Clinton Farms Rural Voters With Promises of Government Relief

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Though rural voters usually lean Republican, Democratic presidential nominee Hillary Clinton would make a better president for American farmers, according to one White House official.

U.S. Secretary of Agricuture Tom Vilsack believes that Clinton can win votes from farmers because Republican nominee Donad Trump’s “notion of this country is not what I hear in rural areas,” and further, “she listens,” Vilsack told David Axelrod on CNN’s “Axe Files” podcast Monday.

“[Trump’s] notion of division is not what I hear from a lot of good people in these towns,” Vilsack said.

In the conversation, recorded during the Democrat National Convention, Axelrod and Vilsack discussed the challenges of campaigning in what Axelrod called the “deeply red” rural community.

First, Democrats need to start a conversation with farmers that begins with “thanks for what you do for us,” Vilsack said.

“The food we eat, the water we drink, the energy we use, and a significant percentage military we rely on comes from rural America,” Vilsack said, “and those folks in those rural communities do not believe that there is a recognition or appreciation on the part of Democrats for that contribution to our country.”

Vilsack said rural voters only think of government in terms of regulations, not in terms of what government does for them. “We have to remind them of what government means, and what government does.”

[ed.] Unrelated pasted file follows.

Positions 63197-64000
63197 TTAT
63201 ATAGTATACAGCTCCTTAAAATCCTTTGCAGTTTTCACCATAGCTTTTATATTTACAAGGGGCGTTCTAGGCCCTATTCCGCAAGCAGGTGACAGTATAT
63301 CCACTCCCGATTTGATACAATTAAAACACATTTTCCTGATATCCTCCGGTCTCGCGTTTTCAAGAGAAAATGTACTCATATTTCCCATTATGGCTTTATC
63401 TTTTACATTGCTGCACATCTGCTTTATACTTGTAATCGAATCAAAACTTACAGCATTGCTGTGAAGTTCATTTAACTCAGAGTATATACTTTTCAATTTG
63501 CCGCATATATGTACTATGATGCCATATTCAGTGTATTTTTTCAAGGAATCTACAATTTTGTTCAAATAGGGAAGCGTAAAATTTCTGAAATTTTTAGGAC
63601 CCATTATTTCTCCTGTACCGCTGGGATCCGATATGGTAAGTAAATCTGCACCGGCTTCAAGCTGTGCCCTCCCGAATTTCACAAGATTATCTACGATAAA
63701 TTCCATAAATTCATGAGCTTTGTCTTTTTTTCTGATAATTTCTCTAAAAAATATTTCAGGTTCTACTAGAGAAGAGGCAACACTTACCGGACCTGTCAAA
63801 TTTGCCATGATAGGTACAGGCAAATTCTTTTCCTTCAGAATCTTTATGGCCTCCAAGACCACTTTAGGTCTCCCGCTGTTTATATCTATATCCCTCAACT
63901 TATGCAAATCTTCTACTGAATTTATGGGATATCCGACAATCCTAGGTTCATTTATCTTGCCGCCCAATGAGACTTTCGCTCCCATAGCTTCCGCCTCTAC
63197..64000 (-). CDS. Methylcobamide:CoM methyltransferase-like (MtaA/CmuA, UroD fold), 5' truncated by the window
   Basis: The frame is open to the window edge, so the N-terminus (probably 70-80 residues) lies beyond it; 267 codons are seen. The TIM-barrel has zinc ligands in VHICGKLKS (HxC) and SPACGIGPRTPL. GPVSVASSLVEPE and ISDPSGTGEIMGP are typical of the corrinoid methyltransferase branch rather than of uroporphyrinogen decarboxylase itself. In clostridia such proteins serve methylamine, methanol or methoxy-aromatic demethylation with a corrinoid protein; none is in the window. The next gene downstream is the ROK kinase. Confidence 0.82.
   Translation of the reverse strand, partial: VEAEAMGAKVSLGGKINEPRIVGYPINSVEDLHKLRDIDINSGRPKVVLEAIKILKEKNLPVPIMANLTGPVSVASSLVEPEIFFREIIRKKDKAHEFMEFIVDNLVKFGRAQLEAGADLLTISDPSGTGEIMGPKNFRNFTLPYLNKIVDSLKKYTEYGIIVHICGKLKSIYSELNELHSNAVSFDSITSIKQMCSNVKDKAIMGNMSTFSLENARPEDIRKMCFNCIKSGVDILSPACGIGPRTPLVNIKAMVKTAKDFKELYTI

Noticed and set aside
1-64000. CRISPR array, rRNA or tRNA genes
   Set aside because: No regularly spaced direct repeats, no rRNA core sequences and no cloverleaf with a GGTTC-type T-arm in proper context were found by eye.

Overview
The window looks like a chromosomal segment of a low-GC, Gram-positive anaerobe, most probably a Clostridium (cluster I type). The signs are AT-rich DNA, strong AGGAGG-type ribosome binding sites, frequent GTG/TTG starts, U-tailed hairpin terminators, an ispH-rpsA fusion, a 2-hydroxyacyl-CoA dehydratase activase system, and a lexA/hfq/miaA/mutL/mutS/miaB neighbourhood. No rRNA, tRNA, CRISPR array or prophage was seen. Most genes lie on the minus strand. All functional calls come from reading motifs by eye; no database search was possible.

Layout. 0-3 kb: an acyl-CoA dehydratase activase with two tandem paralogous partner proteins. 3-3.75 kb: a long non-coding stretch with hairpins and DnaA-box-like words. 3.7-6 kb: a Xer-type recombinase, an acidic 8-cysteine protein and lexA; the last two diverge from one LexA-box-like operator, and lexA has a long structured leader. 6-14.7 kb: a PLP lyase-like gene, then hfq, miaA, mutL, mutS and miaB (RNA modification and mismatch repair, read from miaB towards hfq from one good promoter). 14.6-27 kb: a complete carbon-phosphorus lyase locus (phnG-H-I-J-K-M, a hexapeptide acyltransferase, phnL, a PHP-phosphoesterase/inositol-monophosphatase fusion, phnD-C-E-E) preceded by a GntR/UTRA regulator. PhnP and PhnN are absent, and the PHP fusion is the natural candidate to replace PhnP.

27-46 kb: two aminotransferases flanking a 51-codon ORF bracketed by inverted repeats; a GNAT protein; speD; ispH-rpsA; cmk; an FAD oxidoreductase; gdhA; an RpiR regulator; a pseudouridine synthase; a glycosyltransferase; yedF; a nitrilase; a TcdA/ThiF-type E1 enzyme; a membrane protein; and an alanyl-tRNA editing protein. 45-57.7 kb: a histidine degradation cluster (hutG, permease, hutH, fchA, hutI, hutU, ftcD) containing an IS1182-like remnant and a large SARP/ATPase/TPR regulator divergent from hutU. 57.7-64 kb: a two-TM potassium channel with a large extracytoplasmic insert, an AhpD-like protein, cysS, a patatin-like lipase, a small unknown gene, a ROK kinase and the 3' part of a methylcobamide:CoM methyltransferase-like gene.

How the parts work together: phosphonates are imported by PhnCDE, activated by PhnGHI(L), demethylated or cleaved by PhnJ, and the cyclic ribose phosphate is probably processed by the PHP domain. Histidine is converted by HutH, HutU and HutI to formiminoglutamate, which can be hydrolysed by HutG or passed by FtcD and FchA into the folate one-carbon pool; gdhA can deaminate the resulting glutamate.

Democrats “don’t market what we do,” Vilsack said. He pointed to government home loans, water treatment facilities and broadband access as examples of the resources government provides to rural areas.

Because Trump is so alienating, Vilsack says Democrats have an opportunity to contrast Clinton and the Republican candidate. “We’re in a position to say she listens. He doesn’t listen, he listens to himself.”

Vilsack, who became agriculture secretary the day after President Barack Obama’s first inauguration, supported Clinton in the primary in the 2008 presidential primary, when Obama won the Democratic nomination.

Trump is expected to release his agriculture policies soon. Sid Miller, Texas agricultural commissioner and one of Trump’s agriculture advisors, told The Daily Caller News Foundation that “Trump will be great for agriculture. We will have less regulation, we will have good supreme court justices and we will make better deals.”

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